Published Wednesday , on 29 May 2019, 18:16:23 by Christophe Hitayezu

The Government of Rwanda together with the Food and Agriculture Organization of the United Nations (FAO) launched new a project to support the country in assessing sustainable bioenergy options to reduce reliance on wood fuel.

The project “Bioenergy and Food Security Assessment and Capacity Building for Rwanda” will analyze and identify potential bioenergy feedstock and technologies that can be developed in Rwanda for both decentralized energy production and cooking purposes.

Expected to contribute to the Nationally Determined Contributions (NDCs) targets, the project will use FAOs’ Bioenergy and Food Security (BEFS) approach to assess the sustainable bioenergy options of the country.

Additionally, the project intends to build the capacity of key stakeholders in the bioenergy sector, in particular those involved in the development of the Biomass Energy Strategy, on how to use the BEFS tools.

Bioenergy and Agriculture linkages
Bioenergy is renewable energy from biomass which can be obtained from agriculture and forestry. And for bioenergy to be sustainable, the biomass should be acquired in a sustainable manner without negatively impacting agriculture and the forests.

“Biomass options can be sustainably derived from residues of crop, livestock, and sustainably managed forest resources,” said FAO Natural Resources officer, Irini Maltsoglou.
He further explained that the project will seek to identify the sustainable opportunities existing in Rwanda through screening current agriculture and forestry production. Some examples are residues from cassava, rice, tea, coffee and other crops.

Rwanda heavily relies on traditional biomass, for instance, wood, charcoal, dung, with more than 83 percent of households using firewood. Increase in demand for cooking fuel has exerted immense pressure on forestry resource and the country aims to reach a potential net reduction in wood use to 5 770 000t by 2030 through a number of measures, including developing a modern and efficient charcoal value chain.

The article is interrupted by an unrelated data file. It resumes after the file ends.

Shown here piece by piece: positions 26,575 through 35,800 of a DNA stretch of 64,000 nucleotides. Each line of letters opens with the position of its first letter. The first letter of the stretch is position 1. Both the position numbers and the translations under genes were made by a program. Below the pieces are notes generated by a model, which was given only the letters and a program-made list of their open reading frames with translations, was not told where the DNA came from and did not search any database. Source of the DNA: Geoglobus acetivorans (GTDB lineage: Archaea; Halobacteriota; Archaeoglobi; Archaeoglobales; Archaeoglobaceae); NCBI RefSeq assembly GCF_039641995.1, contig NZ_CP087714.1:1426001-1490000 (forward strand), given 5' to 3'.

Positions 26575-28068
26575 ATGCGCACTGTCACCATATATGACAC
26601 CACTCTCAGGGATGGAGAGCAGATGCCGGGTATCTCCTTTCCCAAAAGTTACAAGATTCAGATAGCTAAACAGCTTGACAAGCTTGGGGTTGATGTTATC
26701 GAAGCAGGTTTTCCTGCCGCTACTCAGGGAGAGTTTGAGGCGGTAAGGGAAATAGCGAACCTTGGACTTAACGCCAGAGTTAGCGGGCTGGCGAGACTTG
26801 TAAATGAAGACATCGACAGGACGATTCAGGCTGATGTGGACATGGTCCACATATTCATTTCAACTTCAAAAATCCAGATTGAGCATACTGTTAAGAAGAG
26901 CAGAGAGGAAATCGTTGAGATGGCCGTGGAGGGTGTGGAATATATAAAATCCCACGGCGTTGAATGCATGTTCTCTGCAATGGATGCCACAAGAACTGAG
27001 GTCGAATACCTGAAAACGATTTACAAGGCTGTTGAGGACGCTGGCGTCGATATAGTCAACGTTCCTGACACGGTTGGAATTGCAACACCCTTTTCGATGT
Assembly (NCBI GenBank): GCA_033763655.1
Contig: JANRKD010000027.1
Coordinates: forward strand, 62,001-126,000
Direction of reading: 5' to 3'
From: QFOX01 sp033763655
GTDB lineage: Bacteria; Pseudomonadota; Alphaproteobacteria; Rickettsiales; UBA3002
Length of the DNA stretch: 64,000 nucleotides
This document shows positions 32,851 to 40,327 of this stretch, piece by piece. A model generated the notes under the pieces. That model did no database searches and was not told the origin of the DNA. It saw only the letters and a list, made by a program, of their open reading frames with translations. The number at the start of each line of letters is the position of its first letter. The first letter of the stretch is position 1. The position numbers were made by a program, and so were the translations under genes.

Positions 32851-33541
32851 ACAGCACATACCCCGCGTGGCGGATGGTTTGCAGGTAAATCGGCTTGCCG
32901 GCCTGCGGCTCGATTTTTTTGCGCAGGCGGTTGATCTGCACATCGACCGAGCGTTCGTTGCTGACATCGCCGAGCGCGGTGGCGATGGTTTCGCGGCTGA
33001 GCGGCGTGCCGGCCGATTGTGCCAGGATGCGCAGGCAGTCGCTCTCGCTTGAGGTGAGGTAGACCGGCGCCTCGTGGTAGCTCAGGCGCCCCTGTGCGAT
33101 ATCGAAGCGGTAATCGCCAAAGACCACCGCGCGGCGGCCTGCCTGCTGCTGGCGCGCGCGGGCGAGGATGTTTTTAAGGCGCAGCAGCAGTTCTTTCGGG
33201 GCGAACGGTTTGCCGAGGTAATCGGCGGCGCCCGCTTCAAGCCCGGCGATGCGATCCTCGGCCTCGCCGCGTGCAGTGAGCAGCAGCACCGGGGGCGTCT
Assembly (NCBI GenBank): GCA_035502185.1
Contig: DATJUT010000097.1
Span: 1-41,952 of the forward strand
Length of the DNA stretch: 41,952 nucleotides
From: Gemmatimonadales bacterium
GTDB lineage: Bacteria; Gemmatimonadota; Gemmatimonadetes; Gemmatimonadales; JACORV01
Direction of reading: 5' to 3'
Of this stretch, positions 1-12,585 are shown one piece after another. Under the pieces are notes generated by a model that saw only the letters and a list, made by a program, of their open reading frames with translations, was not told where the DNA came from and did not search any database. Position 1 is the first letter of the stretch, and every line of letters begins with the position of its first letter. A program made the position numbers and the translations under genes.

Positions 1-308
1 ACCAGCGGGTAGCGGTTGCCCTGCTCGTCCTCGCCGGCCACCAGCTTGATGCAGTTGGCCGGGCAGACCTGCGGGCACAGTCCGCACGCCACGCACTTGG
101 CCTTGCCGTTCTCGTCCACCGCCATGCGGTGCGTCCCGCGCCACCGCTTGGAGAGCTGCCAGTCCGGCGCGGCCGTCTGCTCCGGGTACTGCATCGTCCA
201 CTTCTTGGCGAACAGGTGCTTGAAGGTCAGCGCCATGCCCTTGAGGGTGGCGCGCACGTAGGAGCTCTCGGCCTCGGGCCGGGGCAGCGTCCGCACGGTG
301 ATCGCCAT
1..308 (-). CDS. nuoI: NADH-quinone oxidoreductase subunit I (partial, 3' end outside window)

By 2024, the government envisage to reduce the reliance on wood fuel for cooking from 83 percent of the households to 42 percent. Furthermore, the targets to attain universal access to electricity have also been set. It’s anticipated that 52 percent of households will be connected to the grid and 48 percent connected by off grid electricity solutions by 2024.

Reducing greenhouse gas emissions
Steven Bihinda, the Renewable Energy Senior Engineer of the Ministry of Infrastructure, said “The project will support the country’s efforts to look into viable bioenergy options that can contribute to Rwanda achieving its clean cooking target and reducing reliance on unsustainable use of wood fuel.”

Rwanda’s total greenhouse gas emissions in 2014 were 7.59 million metric tons of carbon dioxide equivalent (MtCO2e), contributing to 0.4% of the global greenhouse gas emissions.

Bihinda added, “The increasing costs of fossil fuels, degrading forestry resources, the threat of climate change, and the need to increase energy security and access have put alternative energy sources at the forefront. There is still limited insight into alternative bioenergy options in the country, with most of the effort to date having been dedicated to forest resources. Therefore, a full assessment of the bioenergy options is necessary so that the results could be used in developing Rwanda’s sustainable biomass energy action plan.”

FAO Representative in Rwanda, Gualbert Gbehounou indicated that the project will definitely add to ongoing efforts in Rwanda to transition from traditional use of biomass to modern biomass for fuel in a sustainable way, calling for a cross-sectorial and multidisciplinary approach towards Bioenergy sector development.